We all know of someone who has suffered or is suffering with depression and anxiety. It can take quite a toll on both the one that's suffering and the carer. I personally know what it's like to live with people who are suffering with depression, anxiety and are struggling with being bipolar.
From experience, these conditions can be quite trying and soul destroying to the person suffering and the carer.
This article isn't about how to live and cope with it, but rather learning how to overcome it with good nutrition. I've found few people are aware of the nutritional connection.
While many easily understand the connection between nutritional deficiencies and a physical illness, depression is more typically thought of as strictly biochemical-based or emotionally-rooted.
So with this in mind, why would anyone believe nutritional deficiency can play a role in this illness?
My research and personal experience has clearly shown me that nutrition can actually play a key role in the onset as well as the severity and duration of depression and anxiety.
Pathways With Depression And Anxiety
Many of the easily noticeable food patterns that precede depression and anxiety are the same as those that occur during depression.
These may include poor appetite, skipping meals, and a dominant desire for sweet foods and alcohol.
Current research in psycho-neuroimmunology and brain biochemistry indicates the possibility of communication pathways that can provide a clearer understanding of the association between nutritional intake, central nervous system and immune function.
This then influences an individual's psychological health status and how they feel and behave.
These findings may lead to greater acceptance of the therapeutic value of dietary intervention among health practitioners and health care providers addressing depression, anxiety, and many other psychological disorders.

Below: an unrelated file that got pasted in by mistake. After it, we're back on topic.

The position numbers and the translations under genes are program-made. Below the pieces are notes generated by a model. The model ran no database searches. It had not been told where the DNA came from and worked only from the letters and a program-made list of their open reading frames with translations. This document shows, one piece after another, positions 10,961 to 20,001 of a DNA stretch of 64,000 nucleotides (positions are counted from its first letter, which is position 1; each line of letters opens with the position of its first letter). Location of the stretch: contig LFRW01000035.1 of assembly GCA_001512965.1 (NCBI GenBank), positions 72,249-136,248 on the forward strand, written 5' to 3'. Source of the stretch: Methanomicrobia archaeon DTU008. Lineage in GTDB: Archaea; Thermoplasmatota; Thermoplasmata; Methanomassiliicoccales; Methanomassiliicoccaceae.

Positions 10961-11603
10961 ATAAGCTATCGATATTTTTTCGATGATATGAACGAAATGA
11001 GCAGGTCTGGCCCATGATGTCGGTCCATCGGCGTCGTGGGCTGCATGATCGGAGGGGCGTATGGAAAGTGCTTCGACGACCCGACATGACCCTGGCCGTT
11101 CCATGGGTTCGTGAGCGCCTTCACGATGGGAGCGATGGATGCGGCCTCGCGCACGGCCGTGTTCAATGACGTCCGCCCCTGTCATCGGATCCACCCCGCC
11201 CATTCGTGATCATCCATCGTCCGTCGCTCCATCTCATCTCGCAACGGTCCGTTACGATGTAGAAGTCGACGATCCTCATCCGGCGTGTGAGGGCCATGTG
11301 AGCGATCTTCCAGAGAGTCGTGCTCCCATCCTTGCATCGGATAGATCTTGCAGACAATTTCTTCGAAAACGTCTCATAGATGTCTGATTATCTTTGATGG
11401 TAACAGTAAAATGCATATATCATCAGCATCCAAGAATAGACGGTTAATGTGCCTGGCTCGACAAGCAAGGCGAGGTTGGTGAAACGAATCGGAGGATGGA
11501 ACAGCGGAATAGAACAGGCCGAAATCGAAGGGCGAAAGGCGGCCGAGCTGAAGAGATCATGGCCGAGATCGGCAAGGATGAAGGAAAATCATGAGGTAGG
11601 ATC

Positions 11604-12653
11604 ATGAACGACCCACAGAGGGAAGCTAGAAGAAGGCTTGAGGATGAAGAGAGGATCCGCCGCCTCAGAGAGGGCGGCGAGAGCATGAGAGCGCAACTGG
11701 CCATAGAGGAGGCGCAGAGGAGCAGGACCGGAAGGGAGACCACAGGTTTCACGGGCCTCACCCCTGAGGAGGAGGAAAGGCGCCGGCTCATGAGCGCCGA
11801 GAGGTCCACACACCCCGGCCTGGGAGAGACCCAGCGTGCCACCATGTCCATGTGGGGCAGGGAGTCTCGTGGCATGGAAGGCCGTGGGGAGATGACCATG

How Cutting Out Certain Foods Can Help Your Health
For myself personally, I've noticed that certain foods make me prone to lethargy, and on rare occasions extreme tiredness. If foods can have that effect on the body, then surely it can affect on our brain chemistry.
When my eldest daughter cuts out sugar, her depression and anxiety isn't as severe.
Depression is a disorder associated with major symptoms such as increased sadness and anxiety, loss of appetite, depressed mood, and a loss of interest in pleasurable activities.
The truth is...
We now live in a wheat, grain, sugar and dairy dominant world. We are actually encouraged to eat tons of them...just go to the supermarket and you'll see they're pretty much in everything.
Yet, most research seems to agree that too much modern wheat, grains, sugar and dairy can be toxic to our system.
Many people I've discussed this with recognise the same pattern. When I cut some of these foods out of my diet, my health sprung back to life again.
Dietary Patterns And Mental Disorders
The most common mental disorders that are currently prevalent in numerous countries are depression and anxiety, bipolar disorder, schizophrenia, and obsessive-compulsive disorder (OCD).